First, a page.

Abdul Halim Jantan, CEO and founder of the Sterling Group of Companies, no longer wants to be chauffeur-driven in a luxury car, and ultimately, he expects all of Sterling’s executives to follow suit.
“We decided that people like me don’t need chauffeur-driven cars anymore,” he says. “This was partly influenced by the fact that I have a two-year-old granddaughter, and I don’t want her to grow up defining success as being chauffeur-driven in a Mercedes-Benz.”
Halim has come to oversee Sterling – which provides services such as insurance, consultancy, IT and risk assessment – on similar principles of equality. For example, one initiative currently in the pipeline encourages the Group’s managers to work from home. The idea being they come in on Monday for briefing and Friday for debriefing but, otherwise, to maintain their quality of life, Halim prefers they don’t come in, working instead to meet their key performance indicators from the comfort of their homes.
He describes them as more like entrepreneurs, and provides them with a great deal of independence. This freedom is a crucial part of looking after one’s team; Halim sees it as essential to the happiness of any human being. “My children, for example, know their basic requirements are taken care of, and want to self-actualise. Similarly, I would want my staff to self-actualise. I think when we reach the top of Maslow’s hierarchy of needs and self-actualise, that’s success.”
However, Halim always endeavours to support his staff, making sure they’re well-trained and prepared for an ever-changing industry. It’s been something of a challenge for him, as he believes that Malaysia has an issue with intellectual capital, where young workers may not necessarily be prepared for a work environment.
“We get a lot of young people who’ve graduated, but are likely to be lacking in technical skills,” says Halim. “They’ve all received academic qualifications, but can’t operate in a practical environment yet. This gap has increased over the years to a large extent. In fact, a lot of our workforce today has fallen into a middle-performance trap.”
In response, a major focus of the company in recent years has been upscaling. Sterling’s strategy has been to engage staff in practical and structured programs, to create a more flexible workforce. This strategy can be summed up as ‘exposure’; as well as internal training, Sterling’s employees are sent to numerous conferences and seminars to broaden their capabilities. But the most important aspect of this training is the hands-on, practical element.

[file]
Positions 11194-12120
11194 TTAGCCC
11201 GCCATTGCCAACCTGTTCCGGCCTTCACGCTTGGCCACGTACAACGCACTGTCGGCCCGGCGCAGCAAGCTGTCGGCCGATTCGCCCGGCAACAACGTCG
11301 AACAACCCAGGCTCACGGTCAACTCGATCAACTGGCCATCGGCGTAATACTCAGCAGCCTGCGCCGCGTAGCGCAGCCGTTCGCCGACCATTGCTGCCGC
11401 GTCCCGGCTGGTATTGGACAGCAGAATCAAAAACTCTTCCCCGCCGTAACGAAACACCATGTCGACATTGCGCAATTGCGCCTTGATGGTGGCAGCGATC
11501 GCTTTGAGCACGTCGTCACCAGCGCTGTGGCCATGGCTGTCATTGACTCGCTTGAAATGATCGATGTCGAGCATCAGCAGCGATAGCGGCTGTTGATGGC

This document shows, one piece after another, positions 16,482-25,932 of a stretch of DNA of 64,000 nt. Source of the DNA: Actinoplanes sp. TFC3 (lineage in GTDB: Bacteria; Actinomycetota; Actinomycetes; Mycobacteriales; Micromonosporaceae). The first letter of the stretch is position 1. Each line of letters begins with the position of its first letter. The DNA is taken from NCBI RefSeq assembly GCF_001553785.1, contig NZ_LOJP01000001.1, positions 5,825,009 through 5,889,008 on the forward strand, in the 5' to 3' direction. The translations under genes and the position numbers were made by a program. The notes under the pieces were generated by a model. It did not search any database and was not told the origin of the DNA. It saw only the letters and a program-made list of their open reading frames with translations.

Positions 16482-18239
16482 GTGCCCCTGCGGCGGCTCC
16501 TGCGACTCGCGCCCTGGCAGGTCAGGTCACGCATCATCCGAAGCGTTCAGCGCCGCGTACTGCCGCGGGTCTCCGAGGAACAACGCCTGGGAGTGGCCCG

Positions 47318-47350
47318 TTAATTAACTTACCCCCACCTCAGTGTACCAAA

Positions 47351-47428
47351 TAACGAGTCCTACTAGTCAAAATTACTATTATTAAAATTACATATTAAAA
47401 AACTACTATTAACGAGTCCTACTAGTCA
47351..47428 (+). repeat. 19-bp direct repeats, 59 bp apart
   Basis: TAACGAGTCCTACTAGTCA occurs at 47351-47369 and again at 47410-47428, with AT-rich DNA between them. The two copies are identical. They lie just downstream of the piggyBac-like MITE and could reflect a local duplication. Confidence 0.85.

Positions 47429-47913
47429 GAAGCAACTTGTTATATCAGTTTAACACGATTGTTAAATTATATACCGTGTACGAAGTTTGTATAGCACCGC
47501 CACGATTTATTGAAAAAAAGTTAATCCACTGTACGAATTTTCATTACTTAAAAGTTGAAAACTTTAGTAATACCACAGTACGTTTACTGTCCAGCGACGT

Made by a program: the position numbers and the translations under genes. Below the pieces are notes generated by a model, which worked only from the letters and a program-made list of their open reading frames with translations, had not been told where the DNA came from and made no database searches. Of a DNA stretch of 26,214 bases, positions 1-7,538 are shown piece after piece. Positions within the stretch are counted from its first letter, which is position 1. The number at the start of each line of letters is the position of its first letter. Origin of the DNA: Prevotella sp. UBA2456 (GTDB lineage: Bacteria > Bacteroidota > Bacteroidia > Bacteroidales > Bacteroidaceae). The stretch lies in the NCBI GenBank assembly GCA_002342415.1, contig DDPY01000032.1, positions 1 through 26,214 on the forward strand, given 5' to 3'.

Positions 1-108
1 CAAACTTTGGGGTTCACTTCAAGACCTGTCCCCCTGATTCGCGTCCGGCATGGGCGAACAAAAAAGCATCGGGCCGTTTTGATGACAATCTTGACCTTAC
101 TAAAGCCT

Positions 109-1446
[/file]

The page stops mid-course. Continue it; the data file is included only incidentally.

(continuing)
“We take our employees out of their comfort zones and put them into challenging situations,” says Halim. “But it’s easier said than done. During that period, we also run into difficulties. When people are thrown into the deep end, not everyone can get out. So there’s a lot of hand-holding. We spend a lot of time building character and ambition to push people forward.”
“We spend a lot of time building character and ambition to push them forward.”
The training is in aid of the digitisation of Sterling’s processes. Halim hopes to improve the Group’s efficiency and keep it at the cutting edge of the industry. Sterling is ahead of its local competitors, but Halim is also aiming to compete internationally. Where previously the company relied on physical delivery, digital platforms make the transfer of information seamless. But more than this, Halim hopes to see lower-level processes automated so that staff can be retrained to focus on more important duties.
Innovation defines not just Halim’s management style, but also his own day-to-day habits. Halim sees himself driving to work in a hybrid car, or using a ride-sharing service to reduce his overall carbon footprint. This small change reflects his beliefs and Sterling’s ethos – doing right by humanity.
“We always want to do the right thing by our clients,” he says. “But the bigger picture is doing good for future generations, for our children and grandchildren. That’s why I shouldn’t be chauffeured around in a Mercedes-Benz, but drive myself in a hybrid car. It’s a demonstration that sustainable technology might be the way forward.”
It’s this kind of long-term thinking that guarantees Sterling enduring success, and is undoubtedly a mindset worth emulating.